Candy Moulton: On the Trail 5-20-13
Never in my wildest dreams did I think I would see a portion of the Dead Sea Scrolls containing one of the earliest texts of the Book of Genesis. Nor a digital Bible once taken to the Moon. But last week I had a chance to attend an event at “Passages,” a traveling exhibit now in place in Colorado Springs, Colo.
Passages is a multimedia exhibit that tells the dramatic story of the Bible, a book considered the “most-banned, most-debated, best-selling book of all time.” The exhibit takes you through Judeo-Christian history from the earliest documented artifacts related to the Bible, to the most recent ongoing research efforts being managed by some of the world’s leading Bibilical experts.
You’ll see a representation of the Qumran Cave where the Great Isaiah Scroll, one of seven Dead Sea Scrolls was discovered in 1947. There is a full-scale replica of the Isaiah Scroll, but more significant in another portion of the exhibit is a section of the original Dead Sea Scroll with its references to Genesis.
In Jerome’s Cave meet St. Jerome and ask him questions about the work he undertook in translating the Bible into Latin.
The earliest versions of the Bible were written on scrolls, transcribed by hand. But the book was made more widely available following development of the Gutenberg printing press. This innovation made it possible to more easily make copies of the Bible. In the “Passages” exhibit you will see a replica of the Gutenberg press, may be able to see a page from the Bible printed with that replica, and you can see a copy of the entire book of Romans that is from a first-edition Gutenberg Bible.
This large exhibit is a portion of the extensive private collection of Biblical artifacts that are part of the Green Collection. Steve Green explained the significant artifacts included in the display at an event I attended last week. He has spent the past four years accumulating the collection, making it one of the largest collections of its kind. He wishes to share the artifacts with the general public and thus created “Passages.” An earlier exhibit created from his collection was displayed at the Vatican in Rome, and “Passages” itself first was on public display in Oklahoma City.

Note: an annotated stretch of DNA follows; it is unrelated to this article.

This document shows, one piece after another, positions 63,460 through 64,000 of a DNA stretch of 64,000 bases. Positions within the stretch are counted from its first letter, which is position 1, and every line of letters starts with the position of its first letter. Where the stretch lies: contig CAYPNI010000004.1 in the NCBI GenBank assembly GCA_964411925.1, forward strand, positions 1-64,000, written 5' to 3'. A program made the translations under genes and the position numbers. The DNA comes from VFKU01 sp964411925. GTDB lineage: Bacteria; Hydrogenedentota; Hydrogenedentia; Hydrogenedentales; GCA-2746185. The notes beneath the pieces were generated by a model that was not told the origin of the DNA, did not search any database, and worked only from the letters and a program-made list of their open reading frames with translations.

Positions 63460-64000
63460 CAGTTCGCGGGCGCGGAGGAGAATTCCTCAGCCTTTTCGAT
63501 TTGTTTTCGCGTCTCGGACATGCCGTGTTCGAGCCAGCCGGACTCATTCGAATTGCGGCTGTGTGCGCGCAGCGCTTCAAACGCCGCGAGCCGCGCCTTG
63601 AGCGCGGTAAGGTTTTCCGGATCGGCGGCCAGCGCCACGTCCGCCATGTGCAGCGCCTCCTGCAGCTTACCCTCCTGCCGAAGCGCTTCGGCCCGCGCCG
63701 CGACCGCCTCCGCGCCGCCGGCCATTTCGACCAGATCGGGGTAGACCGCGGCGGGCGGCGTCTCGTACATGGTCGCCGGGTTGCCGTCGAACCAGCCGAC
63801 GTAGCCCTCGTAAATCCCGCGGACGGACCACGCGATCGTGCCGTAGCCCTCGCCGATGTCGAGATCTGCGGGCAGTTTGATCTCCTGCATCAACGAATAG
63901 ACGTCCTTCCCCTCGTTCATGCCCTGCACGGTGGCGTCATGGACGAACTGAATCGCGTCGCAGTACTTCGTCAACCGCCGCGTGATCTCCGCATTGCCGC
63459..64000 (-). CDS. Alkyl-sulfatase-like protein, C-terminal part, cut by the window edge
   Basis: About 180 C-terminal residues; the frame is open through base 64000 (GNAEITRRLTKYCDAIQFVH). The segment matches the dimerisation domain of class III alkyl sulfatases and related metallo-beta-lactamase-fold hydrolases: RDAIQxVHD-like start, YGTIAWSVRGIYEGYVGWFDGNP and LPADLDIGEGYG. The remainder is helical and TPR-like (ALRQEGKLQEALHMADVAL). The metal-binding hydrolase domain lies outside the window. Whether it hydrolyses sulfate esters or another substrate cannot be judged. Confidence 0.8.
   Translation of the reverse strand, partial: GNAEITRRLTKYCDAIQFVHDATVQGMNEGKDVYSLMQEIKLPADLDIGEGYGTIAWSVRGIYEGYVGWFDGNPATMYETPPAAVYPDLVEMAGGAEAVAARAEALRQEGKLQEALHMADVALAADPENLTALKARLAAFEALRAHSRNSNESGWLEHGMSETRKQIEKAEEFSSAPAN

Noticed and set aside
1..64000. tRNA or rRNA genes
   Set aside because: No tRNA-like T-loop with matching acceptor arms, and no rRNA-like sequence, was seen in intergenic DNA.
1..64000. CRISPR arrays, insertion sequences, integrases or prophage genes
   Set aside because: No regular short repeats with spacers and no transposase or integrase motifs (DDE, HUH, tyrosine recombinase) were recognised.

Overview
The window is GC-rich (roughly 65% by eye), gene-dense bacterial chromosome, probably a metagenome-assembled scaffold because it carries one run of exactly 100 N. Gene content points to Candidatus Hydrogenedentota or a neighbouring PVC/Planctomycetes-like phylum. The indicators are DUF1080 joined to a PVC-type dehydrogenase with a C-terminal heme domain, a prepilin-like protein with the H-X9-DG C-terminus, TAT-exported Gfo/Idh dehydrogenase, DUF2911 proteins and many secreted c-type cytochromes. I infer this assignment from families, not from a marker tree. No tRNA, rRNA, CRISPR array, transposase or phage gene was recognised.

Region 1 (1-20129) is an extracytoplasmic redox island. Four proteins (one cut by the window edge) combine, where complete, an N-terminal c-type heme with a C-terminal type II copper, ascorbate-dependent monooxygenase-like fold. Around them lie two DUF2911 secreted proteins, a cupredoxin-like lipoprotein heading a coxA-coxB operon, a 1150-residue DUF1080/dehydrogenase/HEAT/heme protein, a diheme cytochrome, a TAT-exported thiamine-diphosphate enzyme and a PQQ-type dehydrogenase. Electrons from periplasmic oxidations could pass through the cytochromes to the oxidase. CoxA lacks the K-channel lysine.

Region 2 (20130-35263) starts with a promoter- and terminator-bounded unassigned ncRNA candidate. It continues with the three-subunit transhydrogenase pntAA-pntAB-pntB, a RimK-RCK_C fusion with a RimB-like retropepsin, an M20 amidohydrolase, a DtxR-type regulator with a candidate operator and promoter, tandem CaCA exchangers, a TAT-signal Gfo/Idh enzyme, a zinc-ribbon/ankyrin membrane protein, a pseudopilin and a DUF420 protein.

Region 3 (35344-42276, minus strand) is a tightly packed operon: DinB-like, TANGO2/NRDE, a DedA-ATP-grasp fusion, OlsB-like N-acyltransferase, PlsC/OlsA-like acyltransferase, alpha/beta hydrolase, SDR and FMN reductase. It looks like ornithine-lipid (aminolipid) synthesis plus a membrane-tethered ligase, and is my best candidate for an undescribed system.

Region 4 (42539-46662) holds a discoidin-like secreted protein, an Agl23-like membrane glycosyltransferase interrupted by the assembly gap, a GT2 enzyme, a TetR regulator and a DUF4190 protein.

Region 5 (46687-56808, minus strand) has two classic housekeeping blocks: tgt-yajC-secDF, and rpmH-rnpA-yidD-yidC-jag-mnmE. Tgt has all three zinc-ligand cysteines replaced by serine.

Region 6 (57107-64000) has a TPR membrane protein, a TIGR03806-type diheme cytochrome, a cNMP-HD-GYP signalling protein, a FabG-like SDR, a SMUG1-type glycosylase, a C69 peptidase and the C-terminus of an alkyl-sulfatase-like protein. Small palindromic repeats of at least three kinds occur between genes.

This multi-media experience will be on display in Colorado Springs for the next several months, so there is time this summer and fall for you to visit the exhibit. Other significant items in Green’s collection include the earliest-known, near-complete translation of the Psalms, some of the first printed Bibles in America, including the only Bible translation the U.S. Congress ever endorsed, and Bibles that once belonged to such celebrities as former U.S. Presidents, Johnny Cash, and Babe Ruth.
Although “Passages” earlier showed in Oklahoma City, the exhibit now in place in Colorado Springs, is much larger, and includes several new items. There is a new area for children, which includes a kid-sized Noah’s Ark, puppet playhouse and other hands-on activities. The Lunar room gives you an experience that replicates walking on the moon, and there you can see a digital Bible which was carried to the moon on NASA’s Apollo 14 space flight. This particular Bible was actually taken on Apollo 13, but of course that space flight developed problems and was returned to Earth without reaching the Moon.
Another new exhibit takes you the era of the Civil War and the story of how Julia Ward Howe wrote the “Battle Hymn of the Republic” after visiting a Civil War battle camp. She and President Abraham Lincoln tell the story of this iconic American song and reveal it’s connections to the Bible in an exhibit where the characters appear in life-size imagery. A copy of Howe’s original pencil-written draft of the song also is on display.
“Passages” is at 3979 Palmer Park Boulevard in Colorado Springs until Feb. 1. For more information visit http://www.ExplorePassages.com. ❖
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Colorado Gov. Jared Polis is expected to sign SB 21-87, known as the Farm Workers Bill of Rights, though much of the content will be decided through the rulemaking process.